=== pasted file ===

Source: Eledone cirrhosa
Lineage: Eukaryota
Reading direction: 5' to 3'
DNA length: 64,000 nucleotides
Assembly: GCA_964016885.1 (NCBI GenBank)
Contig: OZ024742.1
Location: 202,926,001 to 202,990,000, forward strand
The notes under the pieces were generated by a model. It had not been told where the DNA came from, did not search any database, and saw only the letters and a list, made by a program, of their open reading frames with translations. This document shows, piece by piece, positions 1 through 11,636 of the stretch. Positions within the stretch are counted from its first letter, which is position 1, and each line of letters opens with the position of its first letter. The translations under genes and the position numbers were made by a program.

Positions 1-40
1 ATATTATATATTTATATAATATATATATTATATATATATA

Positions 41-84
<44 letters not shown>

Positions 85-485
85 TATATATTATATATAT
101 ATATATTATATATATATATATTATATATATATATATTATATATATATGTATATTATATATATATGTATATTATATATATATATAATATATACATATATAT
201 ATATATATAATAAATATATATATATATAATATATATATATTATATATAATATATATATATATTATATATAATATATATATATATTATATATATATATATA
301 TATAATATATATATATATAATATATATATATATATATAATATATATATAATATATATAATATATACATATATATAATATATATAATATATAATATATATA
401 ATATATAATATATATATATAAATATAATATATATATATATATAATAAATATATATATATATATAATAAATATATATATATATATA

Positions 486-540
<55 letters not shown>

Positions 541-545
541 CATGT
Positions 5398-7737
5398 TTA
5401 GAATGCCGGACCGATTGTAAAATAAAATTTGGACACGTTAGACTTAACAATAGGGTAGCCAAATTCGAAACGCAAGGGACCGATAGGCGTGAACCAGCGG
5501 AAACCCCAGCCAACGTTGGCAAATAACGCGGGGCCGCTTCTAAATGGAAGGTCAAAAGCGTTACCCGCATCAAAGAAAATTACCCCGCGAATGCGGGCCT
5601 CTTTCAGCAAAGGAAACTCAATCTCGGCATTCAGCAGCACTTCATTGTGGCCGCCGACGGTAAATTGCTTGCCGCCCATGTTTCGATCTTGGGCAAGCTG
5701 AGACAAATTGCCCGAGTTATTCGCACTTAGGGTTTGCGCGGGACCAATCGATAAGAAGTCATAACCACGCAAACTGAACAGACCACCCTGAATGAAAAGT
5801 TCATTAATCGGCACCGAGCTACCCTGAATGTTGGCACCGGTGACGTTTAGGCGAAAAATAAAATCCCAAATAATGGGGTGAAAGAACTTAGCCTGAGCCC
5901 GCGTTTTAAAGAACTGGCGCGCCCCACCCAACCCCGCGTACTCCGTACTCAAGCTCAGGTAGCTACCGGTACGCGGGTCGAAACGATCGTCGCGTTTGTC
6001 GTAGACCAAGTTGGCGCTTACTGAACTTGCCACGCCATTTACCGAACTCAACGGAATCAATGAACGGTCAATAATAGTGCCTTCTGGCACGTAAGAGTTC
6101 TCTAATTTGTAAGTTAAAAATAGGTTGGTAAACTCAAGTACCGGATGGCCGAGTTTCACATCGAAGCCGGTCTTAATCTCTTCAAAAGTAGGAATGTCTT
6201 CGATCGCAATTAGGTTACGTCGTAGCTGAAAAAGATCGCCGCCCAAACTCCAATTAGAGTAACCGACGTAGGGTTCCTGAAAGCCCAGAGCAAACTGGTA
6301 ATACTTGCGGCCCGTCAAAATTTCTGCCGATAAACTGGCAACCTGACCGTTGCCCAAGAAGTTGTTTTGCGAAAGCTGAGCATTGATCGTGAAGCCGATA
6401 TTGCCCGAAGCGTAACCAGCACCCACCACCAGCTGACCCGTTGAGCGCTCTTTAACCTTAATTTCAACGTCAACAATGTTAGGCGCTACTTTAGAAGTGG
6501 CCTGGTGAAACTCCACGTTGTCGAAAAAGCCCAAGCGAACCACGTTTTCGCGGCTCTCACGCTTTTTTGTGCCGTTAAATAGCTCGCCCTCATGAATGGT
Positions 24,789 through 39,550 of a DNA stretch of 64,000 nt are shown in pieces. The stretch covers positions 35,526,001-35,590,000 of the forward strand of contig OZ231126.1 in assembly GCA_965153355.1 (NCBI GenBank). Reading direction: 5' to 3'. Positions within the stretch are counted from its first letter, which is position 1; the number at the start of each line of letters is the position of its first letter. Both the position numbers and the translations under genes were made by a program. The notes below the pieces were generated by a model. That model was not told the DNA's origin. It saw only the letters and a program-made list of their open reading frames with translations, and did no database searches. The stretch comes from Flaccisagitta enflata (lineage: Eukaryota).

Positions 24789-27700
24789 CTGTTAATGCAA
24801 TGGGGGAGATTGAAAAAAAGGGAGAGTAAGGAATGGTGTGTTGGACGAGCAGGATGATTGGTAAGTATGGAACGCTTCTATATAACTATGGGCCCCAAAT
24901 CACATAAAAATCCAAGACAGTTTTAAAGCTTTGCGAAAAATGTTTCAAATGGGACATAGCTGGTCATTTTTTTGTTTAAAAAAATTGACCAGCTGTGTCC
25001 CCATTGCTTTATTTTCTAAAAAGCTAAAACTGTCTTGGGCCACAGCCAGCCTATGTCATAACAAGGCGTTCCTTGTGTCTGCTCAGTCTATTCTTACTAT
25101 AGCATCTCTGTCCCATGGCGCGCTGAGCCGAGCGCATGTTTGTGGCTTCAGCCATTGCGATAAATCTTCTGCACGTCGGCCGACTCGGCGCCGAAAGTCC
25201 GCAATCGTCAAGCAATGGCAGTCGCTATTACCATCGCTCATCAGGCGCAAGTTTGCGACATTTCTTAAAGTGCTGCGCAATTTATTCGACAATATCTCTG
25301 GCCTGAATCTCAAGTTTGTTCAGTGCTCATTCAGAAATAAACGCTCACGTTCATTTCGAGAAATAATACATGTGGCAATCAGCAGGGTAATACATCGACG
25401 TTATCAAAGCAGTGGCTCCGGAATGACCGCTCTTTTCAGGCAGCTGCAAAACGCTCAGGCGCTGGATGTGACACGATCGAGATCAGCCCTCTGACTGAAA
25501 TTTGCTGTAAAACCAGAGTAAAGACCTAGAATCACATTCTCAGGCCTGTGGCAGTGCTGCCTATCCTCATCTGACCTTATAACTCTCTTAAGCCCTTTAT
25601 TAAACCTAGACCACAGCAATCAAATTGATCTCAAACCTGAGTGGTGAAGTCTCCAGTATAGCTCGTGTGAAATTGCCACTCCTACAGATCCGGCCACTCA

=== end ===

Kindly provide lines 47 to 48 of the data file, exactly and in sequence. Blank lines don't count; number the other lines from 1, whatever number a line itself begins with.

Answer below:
25501 TTTGCTGTAAAACCAGAGTAAAGACCTAGAATCACATTCTCAGGCCTGTGGCAGTGCTGCCTATCCTCATCTGACCTTATAACTCTCTTAAGCCCTTTAT
25601 TAAACCTAGACCACAGCAATCAAATTGATCTCAAACCTGAGTGGTGAAGTCTCCAGTATAGCTCGTGTGAAATTGCCACTCCTACAGATCCGGCCACTCA